A major American dramatist, Eugene O’Neill is best known for his unrelentingly tragic dramas and concentration on adult themes and contexts. Ah! Wilderness is the major exception in the O’Neill canon in its comic approach to family problems. Although certainly not originally intended for the young adult audience, the play evocatively captures bittersweet memories of growing up in the early twentieth century. Indeed, the play is perhaps most meaningfully understood as an American nostalgic family comedy, a subgenre of romantic comedy, in which a past time, often the childhood context of the author, provides the setting, with details projected realistically and evocatively. The characters are likeable and well meaning, if comical, and characterization dominates action, with children playing an important role. The playgoer or reader experiencing the nostalgic family comedy often feels that the past presented in the play is somehow better than the present and mourns the loss of values and the passing of a simpler way of life.
O’Neill’s attention to evoking exact details from his childhood is masterful. Whether it be lyrics to popular songs of the time, the use of slang, attention to details about Fourth of July celebrations, room furnishings and clothes, or the proverbial double-standard morality in relation to gender issues, the play is rich in its creation of the past. The major characters are likable but not without flaws. Richard is presented as an intelligent and enthusiastic, if rebellious and impetuous, teenager whose commitment to ideal goals and high romantic standards save him from temptations that might ruin his future. Essie and Nat are wise but sometimes overindulgent parents, puzzled by their children’s and especially by Richard’s actions. Yet their love for each other and their family, their patience and...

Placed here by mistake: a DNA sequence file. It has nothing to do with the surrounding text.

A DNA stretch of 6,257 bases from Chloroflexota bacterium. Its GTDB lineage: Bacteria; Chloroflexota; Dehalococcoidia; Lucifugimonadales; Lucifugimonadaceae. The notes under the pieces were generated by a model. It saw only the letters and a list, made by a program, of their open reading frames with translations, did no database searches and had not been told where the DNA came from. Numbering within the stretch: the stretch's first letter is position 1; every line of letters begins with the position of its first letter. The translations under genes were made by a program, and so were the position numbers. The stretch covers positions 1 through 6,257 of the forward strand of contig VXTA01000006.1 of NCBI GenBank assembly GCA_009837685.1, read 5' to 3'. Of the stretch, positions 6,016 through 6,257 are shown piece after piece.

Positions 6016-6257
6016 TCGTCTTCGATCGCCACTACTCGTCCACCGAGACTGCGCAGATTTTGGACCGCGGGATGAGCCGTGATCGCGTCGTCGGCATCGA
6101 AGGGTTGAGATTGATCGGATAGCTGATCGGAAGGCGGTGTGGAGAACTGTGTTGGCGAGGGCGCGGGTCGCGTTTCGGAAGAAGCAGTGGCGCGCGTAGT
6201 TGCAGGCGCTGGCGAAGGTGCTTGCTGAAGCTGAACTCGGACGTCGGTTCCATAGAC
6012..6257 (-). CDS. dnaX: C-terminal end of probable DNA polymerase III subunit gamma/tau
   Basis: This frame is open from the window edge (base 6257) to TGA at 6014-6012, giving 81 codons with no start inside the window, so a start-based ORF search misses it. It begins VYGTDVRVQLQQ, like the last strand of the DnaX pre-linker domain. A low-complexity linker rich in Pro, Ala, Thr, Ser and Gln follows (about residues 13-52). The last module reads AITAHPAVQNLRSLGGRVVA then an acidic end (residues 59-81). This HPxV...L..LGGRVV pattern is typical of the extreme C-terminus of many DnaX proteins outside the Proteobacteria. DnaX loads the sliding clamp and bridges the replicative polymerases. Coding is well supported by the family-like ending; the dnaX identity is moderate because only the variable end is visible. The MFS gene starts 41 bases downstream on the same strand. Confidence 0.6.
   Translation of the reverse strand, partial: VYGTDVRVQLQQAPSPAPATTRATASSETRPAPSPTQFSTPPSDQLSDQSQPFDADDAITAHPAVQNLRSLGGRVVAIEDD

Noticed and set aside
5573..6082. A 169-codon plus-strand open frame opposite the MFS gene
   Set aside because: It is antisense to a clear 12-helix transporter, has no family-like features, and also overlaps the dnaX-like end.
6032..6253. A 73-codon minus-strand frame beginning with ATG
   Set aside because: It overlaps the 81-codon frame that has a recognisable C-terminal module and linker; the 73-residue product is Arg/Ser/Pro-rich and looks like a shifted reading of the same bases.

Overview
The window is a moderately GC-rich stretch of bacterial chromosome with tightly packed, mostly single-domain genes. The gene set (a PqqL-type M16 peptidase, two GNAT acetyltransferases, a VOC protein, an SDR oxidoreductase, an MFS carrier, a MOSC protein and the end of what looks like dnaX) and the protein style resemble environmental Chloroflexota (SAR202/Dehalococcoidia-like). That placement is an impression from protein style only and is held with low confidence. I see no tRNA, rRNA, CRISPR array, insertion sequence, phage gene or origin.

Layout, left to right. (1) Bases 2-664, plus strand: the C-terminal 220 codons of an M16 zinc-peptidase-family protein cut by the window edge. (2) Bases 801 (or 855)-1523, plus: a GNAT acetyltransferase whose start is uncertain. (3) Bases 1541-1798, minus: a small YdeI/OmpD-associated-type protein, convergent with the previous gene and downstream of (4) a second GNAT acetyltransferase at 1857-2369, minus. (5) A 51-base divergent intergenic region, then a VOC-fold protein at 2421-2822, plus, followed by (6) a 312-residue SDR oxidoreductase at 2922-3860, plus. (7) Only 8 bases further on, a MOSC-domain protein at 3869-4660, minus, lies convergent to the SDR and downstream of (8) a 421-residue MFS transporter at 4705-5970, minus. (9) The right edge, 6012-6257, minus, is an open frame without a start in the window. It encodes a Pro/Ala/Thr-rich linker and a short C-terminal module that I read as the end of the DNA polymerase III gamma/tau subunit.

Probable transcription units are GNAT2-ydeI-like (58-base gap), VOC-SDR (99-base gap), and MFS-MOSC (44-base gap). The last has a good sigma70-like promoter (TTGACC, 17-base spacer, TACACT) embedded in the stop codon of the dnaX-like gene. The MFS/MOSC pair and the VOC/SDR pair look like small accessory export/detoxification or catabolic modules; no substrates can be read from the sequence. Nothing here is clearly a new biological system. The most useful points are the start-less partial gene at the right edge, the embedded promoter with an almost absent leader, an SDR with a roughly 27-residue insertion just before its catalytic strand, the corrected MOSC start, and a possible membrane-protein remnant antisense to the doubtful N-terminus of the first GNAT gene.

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Although not primarily intended for young adults, Ah! Wilderness can be enjoyed by this age group because of its sensitive depiction of adolescent and parental interactions. Perhaps for young readers the most accessible of O’Neill’s plays, the drama effectively reveals the positive qualities of American nostalgic family comedy and provides an interesting comparison to other works in the genre, including such plays as Clarence Day’s Life with Father (1920) and John Van Druten’s I Remember Mama (1944) and such television shows as Happy Days or The Waltons. What sets Ah! Wilderness apart from many other American nostalgic family comedies, however, is O’Neill’s refusal to allow the work to become overly sentimental. By including Sid’s unrelenting alcoholism and its codependency effect on the other family members, O’Neill keeps the tragic elements that are so pervasive in his other plays close to the surface of this comedy and keeps the drama from becoming hopelessly maudlin. O’Neill’s tragedy Long Day’s Journey into Night can be profitably read as a contrasting but parallel play about a family (O’Neill’s own) whose members fail to come to grips with relationships in the constructive manner portrayed by the Millers.